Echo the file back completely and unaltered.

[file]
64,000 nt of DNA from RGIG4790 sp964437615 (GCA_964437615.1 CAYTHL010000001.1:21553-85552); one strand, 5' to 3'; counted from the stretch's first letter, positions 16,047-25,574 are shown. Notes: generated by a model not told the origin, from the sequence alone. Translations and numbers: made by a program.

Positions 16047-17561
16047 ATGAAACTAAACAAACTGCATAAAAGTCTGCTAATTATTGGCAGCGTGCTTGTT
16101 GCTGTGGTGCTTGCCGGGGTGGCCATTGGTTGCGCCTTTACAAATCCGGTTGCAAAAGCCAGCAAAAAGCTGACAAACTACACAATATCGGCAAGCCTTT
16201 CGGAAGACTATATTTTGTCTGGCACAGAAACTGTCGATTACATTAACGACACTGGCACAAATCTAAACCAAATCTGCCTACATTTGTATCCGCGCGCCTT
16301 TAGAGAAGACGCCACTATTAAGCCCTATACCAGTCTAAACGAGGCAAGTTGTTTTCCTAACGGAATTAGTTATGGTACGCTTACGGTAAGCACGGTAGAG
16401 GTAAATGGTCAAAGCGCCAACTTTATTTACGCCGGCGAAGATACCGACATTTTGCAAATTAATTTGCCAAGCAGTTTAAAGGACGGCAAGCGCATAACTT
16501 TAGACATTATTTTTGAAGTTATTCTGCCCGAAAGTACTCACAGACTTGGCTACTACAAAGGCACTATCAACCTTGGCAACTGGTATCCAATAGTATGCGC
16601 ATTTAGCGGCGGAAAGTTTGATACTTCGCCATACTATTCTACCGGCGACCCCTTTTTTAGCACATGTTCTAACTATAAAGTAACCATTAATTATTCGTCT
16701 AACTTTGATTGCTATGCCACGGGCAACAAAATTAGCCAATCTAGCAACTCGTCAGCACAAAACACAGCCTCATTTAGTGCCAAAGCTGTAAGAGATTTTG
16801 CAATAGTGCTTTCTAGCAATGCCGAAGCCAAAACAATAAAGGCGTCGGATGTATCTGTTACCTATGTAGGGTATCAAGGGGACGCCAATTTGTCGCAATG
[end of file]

64,000 nt of DNA from RGIG4790 sp964437615 (GCA_964437615.1 CAYTHL010000001.1:21553-85552); one strand, 5' to 3'; counted from the stretch's first letter, positions 16,047-25,574 are shown. Notes: generated by a model not told the origin, from the sequence alone. Translations and numbers: made by a program.

Positions 16047-17561
16047 ATGAAACTAAACAAACTGCATAAAAGTCTGCTAATTATTGGCAGCGTGCTTGTT
16101 GCTGTGGTGCTTGCCGGGGTGGCCATTGGTTGCGCCTTTACAAATCCGGTTGCAAAAGCCAGCAAAAAGCTGACAAACTACACAATATCGGCAAGCCTTT
16201 CGGAAGACTATATTTTGTCTGGCACAGAAACTGTCGATTACATTAACGACACTGGCACAAATCTAAACCAAATCTGCCTACATTTGTATCCGCGCGCCTT
16301 TAGAGAAGACGCCACTATTAAGCCCTATACCAGTCTAAACGAGGCAAGTTGTTTTCCTAACGGAATTAGTTATGGTACGCTTACGGTAAGCACGGTAGAG
16401 GTAAATGGTCAAAGCGCCAACTTTATTTACGCCGGCGAAGATACCGACATTTTGCAAATTAATTTGCCAAGCAGTTTAAAGGACGGCAAGCGCATAACTT
16501 TAGACATTATTTTTGAAGTTATTCTGCCCGAAAGTACTCACAGACTTGGCTACTACAAAGGCACTATCAACCTTGGCAACTGGTATCCAATAGTATGCGC
16601 ATTTAGCGGCGGAAAGTTTGATACTTCGCCATACTATTCTACCGGCGACCCCTTTTTTAGCACATGTTCTAACTATAAAGTAACCATTAATTATTCGTCT
16701 AACTTTGATTGCTATGCCACGGGCAACAAAATTAGCCAATCTAGCAACTCGTCAGCACAAAACACAGCCTCATTTAGTGCCAAAGCTGTAAGAGATTTTG
16801 CAATAGTGCTTTCTAGCAATGCCGAAGCCAAAACAATAAAGGCGTCGGATGTATCTGTTACCTATGTAGGGTATCAAGGGGACGCCAATTTGTCGCAATG